Shot by Alexander Dynan, First Reformed has a mostly familiar, competent aesthetic, with subjects and their surroundings structured in a geometric style reminiscent, again, of Ozu. The repetition of shots—what film theorist David Bordwell refers to as “planimetric shots,” faces isolated in the frame, buildings filmed head-on, the camera unmoving and observant—insinuate a life of tedium, devoid of variety. There's little ambiguity in the deep focus. The camera isn't liberated. But as Toller's faith grows increasingly strained, his revelations more and more exceptional, the shots go aslant, the camera moving more. The final shot, twirling oneirically, the camera jubilant as it circles around Toller and Mary in bloody embracement, feels torn from a Brian De Palma film, out of place with the phlegmatic style of Schrader's. It suggests a dream, an Empyrean awakening. It brings to mind a bible quote, from Revelation 17:6: “And I saw the woman, drunk with the blood of the saints, the blood of the martyrs of Jesus. When I saw her, I marveled greatly.”

First Reformed feels like a culmination of and response to Schrader's career. It harks back to Martin Scorsese's New York nightmare Taxi Driver by using a journal as a narrative device. Both films use a laconic, unexpurgated voiceover to elucidate on the inner turmoil of a man whose well-being is eroding and whose disdain for the people around him grows with each passing day and toward a violent epiphany. Schrader has said that he knows his obituaries will read, “Writer of Taxi Driver,” despite his own idiosyncratic career as a filmmaker. With First Reformed, he seems to be rewriting his own legacy, revisiting the infatuations and compulsions that inspired the Scorsese film.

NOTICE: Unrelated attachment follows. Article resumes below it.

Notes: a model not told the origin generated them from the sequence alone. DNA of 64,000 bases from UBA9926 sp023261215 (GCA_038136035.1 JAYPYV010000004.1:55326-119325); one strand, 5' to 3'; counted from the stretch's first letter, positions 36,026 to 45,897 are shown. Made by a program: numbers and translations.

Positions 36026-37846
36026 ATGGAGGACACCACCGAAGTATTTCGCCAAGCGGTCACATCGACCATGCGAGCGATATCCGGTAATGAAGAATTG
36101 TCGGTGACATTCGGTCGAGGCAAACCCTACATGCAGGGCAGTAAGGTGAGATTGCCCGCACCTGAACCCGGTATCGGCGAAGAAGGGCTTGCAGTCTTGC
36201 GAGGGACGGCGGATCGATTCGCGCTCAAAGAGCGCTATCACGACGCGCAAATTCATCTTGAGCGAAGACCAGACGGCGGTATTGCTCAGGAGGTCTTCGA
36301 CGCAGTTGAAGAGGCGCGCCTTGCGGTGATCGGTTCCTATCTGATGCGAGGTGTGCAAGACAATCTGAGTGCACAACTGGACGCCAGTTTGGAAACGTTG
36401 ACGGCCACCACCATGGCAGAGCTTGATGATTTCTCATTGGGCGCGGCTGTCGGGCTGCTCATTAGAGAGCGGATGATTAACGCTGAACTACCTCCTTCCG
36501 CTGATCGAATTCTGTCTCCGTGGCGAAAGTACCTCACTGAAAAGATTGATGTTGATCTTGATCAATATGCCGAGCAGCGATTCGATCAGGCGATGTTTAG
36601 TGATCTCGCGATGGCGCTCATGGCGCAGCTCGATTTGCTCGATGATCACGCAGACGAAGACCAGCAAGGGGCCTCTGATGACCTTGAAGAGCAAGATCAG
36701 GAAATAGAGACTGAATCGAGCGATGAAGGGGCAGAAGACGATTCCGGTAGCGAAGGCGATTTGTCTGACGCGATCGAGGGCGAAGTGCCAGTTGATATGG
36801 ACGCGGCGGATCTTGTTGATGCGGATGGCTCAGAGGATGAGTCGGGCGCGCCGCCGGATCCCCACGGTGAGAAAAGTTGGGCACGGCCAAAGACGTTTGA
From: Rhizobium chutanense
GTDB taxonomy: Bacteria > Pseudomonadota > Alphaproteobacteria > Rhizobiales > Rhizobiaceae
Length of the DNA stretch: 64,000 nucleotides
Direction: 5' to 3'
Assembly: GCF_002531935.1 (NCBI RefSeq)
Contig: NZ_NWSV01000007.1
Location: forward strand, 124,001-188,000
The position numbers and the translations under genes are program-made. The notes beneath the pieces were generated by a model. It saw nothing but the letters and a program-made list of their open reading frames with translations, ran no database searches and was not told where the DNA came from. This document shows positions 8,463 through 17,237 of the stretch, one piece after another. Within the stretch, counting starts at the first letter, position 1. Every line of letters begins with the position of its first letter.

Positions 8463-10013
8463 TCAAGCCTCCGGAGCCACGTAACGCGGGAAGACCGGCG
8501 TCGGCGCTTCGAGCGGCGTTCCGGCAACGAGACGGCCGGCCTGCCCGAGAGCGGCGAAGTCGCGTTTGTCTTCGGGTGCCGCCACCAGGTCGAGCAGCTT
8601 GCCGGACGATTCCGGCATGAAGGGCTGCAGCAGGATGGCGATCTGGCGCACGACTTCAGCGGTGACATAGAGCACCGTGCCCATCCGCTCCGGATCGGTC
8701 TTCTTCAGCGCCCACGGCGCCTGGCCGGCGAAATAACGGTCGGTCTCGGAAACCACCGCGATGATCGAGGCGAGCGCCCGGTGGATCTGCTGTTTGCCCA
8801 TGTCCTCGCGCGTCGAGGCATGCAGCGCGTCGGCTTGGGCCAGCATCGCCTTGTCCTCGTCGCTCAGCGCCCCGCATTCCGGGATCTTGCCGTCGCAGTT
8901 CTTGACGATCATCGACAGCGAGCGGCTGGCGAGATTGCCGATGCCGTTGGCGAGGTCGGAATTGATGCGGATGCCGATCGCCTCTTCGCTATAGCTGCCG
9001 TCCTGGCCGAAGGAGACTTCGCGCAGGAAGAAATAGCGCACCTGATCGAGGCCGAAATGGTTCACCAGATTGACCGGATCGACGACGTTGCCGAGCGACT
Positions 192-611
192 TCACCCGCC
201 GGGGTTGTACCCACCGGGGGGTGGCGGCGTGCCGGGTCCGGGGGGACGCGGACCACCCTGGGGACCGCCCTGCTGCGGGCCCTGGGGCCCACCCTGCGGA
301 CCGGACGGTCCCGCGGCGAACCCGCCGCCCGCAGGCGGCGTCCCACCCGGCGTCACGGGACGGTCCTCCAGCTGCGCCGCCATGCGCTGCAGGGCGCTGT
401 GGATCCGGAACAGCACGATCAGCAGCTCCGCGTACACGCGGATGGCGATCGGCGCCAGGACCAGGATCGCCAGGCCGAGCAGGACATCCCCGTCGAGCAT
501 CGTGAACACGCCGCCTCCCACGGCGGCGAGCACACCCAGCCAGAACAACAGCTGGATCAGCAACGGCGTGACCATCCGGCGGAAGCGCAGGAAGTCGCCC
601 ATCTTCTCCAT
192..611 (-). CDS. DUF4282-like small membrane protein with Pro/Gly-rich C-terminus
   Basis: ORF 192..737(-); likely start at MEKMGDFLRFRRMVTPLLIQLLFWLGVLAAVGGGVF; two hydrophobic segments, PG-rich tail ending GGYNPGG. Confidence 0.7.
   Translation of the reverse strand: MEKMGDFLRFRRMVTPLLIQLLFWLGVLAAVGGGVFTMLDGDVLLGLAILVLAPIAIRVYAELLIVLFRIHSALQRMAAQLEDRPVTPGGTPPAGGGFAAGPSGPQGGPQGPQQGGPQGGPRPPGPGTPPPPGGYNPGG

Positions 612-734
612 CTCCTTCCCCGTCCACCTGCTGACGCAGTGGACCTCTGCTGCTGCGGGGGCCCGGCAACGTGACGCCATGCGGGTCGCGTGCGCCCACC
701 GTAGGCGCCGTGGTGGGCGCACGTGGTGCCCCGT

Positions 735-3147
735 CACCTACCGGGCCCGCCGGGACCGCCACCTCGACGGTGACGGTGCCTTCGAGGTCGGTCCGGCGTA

Travis Bickle wants to wash from the streets the decay he perceives in modern life. He's a man who anoints himself an angel of death, come to smite New York City's miscreants. The backseat of his cab is, at the end of each night, doused in blood and cum, the way the faithful are awash in the blood of the lamb. In Travis one finds the seeds of Schrader's obsessions: penitence, sin, tortured veterans, working-class malaise, men with complicated relationships with sex. Like Travis, Toller sees grotesqueries and unforgivable misdeeds, and his notion of atonement becomes more extreme. He turns away the longing of his ex-wife, Esther (Victoria Hill), who leads the megachurch's choir and secretly pines, in pain, for Mary. His faith, while tested, never corrodes; it becomes more steadfast, more Old Testament-like. Misery begets penance, suffering ameliorating the sins of humanity. Toller rejoices in his suffering, and through him Schrader has found his faith in cinema renewed.

Q&A: After ‘Taxi Driver,’ ‘Raging Bull,’ Paul Schrader talks ‘First Reformed’
by Jason Fraley

For the role of the conflicted clergyman, Schrader said Ethan Hawke was an easy choice.

“There’s a certain physiognomy in playing a man of the cloth, be it Montgomery Clift in ‘I Confess,’ Belmondo in ‘Leon Morin’ or Claude Laydu in ‘Diary of a Country Priest.’ So, you’re thinking about actors who have that physiognomy, maybe Jake Gyllenhaal, Oscar Isaac, but Ethan was 10 years older than them and his face was getting some very interesting wrinkles. I started thinking he’s just right for this. I sent him the script and he responded right away.”

Hawke’s performance goes from contemplative to harrowing as he considers ecoterrorism.

“He’s going to blow up a church, but this pregnant woman arrives and he can’t do it, so he reverts to turning himself into the sacrifice. This is a pathological fallacy deeply embedded in Christianity, the notion of suicidal glory, that my own suffering can redeem me. It’s not what the Bible teaches, (nor) what Jesus taught. It is a fallacy that is virtually the same as Jihadism.”

Hawke’s self-purgation finds him drinking Drano and wrapping himself in barbed wire.